Forum for Science, Industry and Business

Sponsored by:     3M 
Search our Site:

 

Concerns about fertility affect treatment decisions in one-third of young breast cancer patients

13.10.2004


Study highlights need for better patient-physician communication about fertility



A new study shows that concern about infertility resulting from breast cancer therapy influenced treatment decisions in nearly one-third of young patients. The study – the largest to date to examine fertility concerns among young women with breast cancer – found that the majority of the women were very concerned about the ability to have a child as well as the impact that pregnancy might have on disease recurrence, despite the relative lack of data on these risks. The study will be published in the October 15 issue of the Journal of Clinical Oncology.

"These findings indicate that women may overestimate infertility risk, and highlight the need for enhanced communication between physicians and patients," said Ann H. Partridge, MD, MPH, Medical Oncologist at Dana-Farber Cancer Institute, Instructor in Medicine at Harvard Medical School, and lead author of the study. "A key challenge in discussing these issues is the lack of comprehensive data on how cancer therapy affects fertility, particularly when considering newer chemotherapy regimens, and whether getting pregnant after therapy affects the risk of disease recurrence."


Over 11,500 women under the age of 40 are diagnosed with breast cancer each year in the United States. Some breast cancer therapies may cause women to stop menstruating, either temporarily or permanently, and women who continue to have normal menstrual cycles may go through menopause earlier or may be less fertile following chemotherapy than their peers. In addition, while standard hormone-based cancer therapies do not typically cause permanent infertility, they often require years of treatment during which women are advised not to become pregnant.

Researchers surveyed 657 members of the Young Survival Coalition (YSC), a breast cancer patient advocacy group, on their attitudes about fertility. Members were required to be premenopausal and age 40 years or younger at the time of breast cancer diagnosis.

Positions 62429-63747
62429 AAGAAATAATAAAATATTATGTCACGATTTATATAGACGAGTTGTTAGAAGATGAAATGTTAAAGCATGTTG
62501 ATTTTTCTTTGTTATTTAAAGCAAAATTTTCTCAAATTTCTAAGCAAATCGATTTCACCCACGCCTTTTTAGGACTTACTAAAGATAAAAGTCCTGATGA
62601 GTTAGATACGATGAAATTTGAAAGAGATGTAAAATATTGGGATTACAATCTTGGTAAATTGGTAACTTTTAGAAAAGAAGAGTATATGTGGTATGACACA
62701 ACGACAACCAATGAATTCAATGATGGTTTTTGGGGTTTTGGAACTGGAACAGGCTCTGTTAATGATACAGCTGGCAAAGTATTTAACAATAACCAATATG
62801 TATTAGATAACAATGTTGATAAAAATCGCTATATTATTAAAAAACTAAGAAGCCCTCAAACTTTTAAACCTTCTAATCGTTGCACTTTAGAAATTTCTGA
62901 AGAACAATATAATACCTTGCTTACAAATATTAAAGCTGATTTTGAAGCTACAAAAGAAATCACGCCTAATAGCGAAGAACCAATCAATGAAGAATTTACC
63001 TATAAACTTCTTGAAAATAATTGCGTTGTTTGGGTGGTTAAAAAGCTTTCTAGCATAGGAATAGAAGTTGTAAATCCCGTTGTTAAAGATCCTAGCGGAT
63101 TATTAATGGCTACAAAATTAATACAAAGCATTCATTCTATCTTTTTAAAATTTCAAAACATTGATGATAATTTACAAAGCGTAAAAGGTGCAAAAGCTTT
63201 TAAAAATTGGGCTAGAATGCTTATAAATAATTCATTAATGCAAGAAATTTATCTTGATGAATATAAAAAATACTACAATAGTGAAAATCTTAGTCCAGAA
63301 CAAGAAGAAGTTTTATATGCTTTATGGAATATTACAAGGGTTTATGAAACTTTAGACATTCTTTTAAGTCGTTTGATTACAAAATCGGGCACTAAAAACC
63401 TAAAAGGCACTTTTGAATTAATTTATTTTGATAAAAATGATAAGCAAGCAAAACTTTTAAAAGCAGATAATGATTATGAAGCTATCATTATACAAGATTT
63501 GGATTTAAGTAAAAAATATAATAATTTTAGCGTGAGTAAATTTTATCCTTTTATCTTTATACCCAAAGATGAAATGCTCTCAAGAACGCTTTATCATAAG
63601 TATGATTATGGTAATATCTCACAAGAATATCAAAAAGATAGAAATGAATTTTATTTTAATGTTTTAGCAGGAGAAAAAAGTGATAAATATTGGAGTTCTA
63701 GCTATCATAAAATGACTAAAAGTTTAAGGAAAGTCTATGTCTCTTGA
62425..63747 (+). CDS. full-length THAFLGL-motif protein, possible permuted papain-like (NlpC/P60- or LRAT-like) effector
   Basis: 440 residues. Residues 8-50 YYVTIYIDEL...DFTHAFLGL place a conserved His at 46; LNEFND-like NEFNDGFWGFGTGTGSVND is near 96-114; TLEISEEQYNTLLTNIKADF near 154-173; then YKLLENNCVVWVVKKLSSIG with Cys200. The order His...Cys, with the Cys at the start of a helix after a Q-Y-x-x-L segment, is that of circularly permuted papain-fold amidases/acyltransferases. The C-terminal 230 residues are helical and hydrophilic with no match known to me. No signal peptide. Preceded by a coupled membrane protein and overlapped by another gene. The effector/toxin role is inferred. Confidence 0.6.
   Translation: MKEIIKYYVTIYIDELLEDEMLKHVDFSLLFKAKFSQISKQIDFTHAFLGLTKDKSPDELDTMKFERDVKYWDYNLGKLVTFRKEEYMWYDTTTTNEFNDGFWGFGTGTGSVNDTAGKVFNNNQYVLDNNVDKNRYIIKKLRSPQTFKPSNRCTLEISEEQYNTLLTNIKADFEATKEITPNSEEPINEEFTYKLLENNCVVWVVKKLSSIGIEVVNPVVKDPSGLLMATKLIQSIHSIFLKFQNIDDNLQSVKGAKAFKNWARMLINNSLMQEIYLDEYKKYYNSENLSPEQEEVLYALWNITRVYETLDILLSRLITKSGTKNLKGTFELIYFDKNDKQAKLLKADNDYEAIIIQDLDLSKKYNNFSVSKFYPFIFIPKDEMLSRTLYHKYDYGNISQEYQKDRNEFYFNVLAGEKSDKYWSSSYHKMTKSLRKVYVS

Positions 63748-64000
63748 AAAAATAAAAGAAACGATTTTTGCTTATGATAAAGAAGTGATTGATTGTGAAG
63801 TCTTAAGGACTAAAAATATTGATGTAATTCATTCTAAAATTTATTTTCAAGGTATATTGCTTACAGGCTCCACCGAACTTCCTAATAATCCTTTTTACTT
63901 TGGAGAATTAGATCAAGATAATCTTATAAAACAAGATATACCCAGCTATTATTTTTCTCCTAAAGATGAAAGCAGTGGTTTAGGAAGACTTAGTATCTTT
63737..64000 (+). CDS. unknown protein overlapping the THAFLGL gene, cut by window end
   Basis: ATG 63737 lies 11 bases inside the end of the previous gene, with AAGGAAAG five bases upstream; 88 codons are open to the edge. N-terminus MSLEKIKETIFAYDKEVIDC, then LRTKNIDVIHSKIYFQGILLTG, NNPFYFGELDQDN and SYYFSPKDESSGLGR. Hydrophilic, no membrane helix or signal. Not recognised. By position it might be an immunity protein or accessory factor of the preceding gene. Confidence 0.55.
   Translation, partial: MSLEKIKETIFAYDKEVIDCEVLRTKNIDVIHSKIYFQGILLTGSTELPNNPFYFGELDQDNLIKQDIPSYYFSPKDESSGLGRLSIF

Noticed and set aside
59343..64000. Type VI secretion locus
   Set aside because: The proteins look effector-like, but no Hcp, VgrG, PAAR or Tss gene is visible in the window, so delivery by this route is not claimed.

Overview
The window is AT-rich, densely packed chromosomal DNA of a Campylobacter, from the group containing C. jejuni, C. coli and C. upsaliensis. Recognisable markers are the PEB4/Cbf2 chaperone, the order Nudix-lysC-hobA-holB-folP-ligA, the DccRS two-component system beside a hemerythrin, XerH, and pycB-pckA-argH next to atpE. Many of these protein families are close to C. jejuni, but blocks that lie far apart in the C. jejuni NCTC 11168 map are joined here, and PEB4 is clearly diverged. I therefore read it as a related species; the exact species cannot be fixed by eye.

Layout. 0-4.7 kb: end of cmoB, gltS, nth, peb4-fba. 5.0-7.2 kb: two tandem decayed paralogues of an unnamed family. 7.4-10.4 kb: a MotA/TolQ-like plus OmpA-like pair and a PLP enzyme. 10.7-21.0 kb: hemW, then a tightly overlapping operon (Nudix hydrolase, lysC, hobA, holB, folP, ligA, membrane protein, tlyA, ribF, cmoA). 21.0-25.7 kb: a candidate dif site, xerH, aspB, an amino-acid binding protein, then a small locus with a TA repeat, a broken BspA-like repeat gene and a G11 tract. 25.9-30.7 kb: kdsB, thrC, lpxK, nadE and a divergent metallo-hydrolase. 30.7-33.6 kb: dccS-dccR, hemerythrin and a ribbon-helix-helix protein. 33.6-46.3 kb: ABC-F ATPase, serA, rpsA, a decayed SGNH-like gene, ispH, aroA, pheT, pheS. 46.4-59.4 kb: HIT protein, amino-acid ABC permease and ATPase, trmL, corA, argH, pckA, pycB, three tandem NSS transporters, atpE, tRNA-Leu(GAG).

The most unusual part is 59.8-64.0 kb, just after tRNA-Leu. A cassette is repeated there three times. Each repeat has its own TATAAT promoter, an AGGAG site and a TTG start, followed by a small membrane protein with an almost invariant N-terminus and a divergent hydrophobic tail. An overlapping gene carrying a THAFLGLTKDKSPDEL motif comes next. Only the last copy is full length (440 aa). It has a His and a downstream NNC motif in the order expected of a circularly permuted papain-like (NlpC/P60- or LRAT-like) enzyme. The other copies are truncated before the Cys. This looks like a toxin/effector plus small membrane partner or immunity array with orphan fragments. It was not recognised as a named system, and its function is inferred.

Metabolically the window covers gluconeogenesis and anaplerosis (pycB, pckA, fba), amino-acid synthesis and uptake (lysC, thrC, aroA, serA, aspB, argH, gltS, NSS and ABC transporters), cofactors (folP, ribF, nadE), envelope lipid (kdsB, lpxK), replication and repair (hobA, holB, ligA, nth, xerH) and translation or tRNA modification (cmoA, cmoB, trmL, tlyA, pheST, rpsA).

Fifty-seven percent of patients reported being very concerned about becoming infertile, regardless of their age or stage of disease, and 29% said concern about infertility influenced their decisions about treatment. Seventy-two percent discussed fertility issues with their doctors, and 17% discussed these issues with fertility specialists. While 51% of women felt satisfied after discussing the issue with their doctors, 26% felt that their fertility concerns had not been adequately addressed.

The researchers highlighted the need for more data on the impact of treatment on fertility, as well as the development of new approaches to preserving fertility in women treated for breast cancer.

"Young cancer patients have very few options for preserving their fertility, which further complicates treatment decisions," said Dr. Partridge. "Additional research in these areas will help physicians and patients select treatments that are optimized to meet both medical and future fertility goals."

Carrie Housman | EurekAlert!
Further information:
http://www.asco.org

More articles from Studies and Analyses:

nachricht Drone vs. truck deliveries: Which create less carbon pollution?
31.05.2017 | University of Washington

nachricht New study: How does Europe become a leading player for software and IT services?
03.04.2017 | Fraunhofer-Institut für System- und Innovationsforschung (ISI)

All articles from Studies and Analyses >>>

The most recent press releases about innovation >>>